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There's little room for argument: The inaugural round of the College Football Playoffs was a rousing success. The two games were played on New Year's Day, with Oregon smashing previously undefeated Florida State and Ohio State upsetting top-ranked Alabama.
This year marks the first-ever playoff setup for NCAA Division I FBS (formerly Division I-A) football, and the TV numbers reflected some serious audience interest in the fresh system.
reports that each of the matchups now rank as the largest audiences in cable history. The Rose Bowl averaged 28.16 million viewers at 5 p.m. ET, while the Sugar Bowl narrowly edged that with 28.27 million viewers during the following broadcast (The WatchESPN app also averaged 864, 000 viewers on Thursday)
"These record-setting numbers illustrate the enormous fan interest in college football and the wide-ranging appeal of the new College Football Playoff format, " said ESPN executive VP of programming and production John Wildhack. "We are excited to build upon this success when we showcase the first-ever College Football Playoff National Championship on ESPN on Jan. 12."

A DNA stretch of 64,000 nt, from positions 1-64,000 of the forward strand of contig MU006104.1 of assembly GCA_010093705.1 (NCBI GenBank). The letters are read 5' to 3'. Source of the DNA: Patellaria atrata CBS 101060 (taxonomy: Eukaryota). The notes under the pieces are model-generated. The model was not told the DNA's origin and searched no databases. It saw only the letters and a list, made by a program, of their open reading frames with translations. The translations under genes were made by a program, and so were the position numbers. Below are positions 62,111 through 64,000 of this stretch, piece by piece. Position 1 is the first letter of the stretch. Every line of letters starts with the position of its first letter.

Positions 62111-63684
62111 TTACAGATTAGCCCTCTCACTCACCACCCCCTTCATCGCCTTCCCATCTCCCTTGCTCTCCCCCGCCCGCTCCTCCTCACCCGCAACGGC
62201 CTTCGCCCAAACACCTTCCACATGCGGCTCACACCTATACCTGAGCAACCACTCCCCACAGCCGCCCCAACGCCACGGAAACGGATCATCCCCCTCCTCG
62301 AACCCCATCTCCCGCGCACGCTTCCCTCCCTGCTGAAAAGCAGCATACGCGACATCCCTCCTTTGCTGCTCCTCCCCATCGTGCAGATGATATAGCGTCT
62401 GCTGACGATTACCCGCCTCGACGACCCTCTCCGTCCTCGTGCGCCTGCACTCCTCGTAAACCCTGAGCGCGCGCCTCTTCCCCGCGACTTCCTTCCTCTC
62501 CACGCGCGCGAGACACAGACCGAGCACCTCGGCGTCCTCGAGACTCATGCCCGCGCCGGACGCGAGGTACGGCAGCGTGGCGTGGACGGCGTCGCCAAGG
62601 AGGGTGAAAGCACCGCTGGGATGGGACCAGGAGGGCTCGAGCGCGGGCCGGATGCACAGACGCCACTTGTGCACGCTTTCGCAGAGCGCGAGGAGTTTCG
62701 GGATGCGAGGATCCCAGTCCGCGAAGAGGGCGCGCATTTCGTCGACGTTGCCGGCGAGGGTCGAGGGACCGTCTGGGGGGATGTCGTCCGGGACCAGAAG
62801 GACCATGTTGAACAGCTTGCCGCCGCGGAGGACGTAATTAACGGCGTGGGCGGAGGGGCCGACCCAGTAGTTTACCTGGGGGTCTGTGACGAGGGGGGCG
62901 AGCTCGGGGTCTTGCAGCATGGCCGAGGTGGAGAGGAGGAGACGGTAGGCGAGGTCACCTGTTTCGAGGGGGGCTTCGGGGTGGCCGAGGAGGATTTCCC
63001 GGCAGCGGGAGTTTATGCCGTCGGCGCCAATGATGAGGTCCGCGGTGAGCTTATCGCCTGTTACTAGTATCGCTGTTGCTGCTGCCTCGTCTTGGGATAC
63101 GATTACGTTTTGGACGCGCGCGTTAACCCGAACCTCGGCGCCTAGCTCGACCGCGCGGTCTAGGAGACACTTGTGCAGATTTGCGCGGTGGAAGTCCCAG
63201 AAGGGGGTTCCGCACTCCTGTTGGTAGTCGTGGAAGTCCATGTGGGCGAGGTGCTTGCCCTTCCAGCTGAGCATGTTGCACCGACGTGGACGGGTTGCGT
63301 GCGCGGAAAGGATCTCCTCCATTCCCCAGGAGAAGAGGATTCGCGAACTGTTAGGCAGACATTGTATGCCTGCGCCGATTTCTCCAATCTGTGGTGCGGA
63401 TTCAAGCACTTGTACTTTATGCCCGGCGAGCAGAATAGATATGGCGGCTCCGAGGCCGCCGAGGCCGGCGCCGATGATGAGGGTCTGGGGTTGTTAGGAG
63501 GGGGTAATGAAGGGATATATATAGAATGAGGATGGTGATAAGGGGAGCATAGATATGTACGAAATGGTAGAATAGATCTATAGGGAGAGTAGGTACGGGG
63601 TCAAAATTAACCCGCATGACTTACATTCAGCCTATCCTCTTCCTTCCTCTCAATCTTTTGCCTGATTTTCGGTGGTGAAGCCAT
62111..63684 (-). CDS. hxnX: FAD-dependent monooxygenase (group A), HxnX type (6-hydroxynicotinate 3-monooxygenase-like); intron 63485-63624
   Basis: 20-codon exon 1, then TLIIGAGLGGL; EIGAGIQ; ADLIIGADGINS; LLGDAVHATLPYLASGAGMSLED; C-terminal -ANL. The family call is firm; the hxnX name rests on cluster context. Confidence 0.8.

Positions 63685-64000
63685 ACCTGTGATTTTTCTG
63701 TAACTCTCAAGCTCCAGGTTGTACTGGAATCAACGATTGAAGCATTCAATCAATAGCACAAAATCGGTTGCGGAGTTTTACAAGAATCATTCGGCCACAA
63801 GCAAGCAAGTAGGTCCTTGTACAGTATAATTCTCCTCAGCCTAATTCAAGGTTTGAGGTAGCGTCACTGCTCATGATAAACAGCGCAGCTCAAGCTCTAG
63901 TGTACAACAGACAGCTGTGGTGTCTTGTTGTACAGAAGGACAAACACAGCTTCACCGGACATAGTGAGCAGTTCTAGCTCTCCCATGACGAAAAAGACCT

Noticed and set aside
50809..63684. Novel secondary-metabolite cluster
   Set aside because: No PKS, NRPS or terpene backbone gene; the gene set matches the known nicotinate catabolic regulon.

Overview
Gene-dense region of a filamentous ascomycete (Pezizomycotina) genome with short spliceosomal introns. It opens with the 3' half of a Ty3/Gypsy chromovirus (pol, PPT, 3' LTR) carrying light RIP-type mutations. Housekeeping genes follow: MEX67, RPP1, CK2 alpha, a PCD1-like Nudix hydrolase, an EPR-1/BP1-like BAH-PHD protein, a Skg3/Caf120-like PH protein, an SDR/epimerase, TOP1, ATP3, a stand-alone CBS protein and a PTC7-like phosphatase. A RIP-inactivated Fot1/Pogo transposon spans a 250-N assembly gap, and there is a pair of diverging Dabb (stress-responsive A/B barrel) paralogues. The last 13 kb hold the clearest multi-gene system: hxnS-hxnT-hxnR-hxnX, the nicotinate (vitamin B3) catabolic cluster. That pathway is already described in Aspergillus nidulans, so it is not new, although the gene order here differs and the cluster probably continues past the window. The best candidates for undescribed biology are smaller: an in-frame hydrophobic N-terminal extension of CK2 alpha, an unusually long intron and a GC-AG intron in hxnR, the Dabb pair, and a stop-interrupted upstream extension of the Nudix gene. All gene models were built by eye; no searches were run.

While those numbers are extremely impressive, they're still a long way off from the mighty reach of basic television, where the NFL is king.
The past seven Super Bowls rank as the most-watched American programs of all-time, with last February's tilt between the Seattle Seahawks and the Denver Broncos drawing 112 million viewers.
ESPN's Jan. 12 broadcast of the national title game between Oregon and Ohio State will likely move past the semifinal games for the largest cable audience in history.
Many pundits expect the NCAA to expand to and eight-team playoff in the near future, but fans are simply happy to finally get out of the BCS system that caught flak for almost 15 years.
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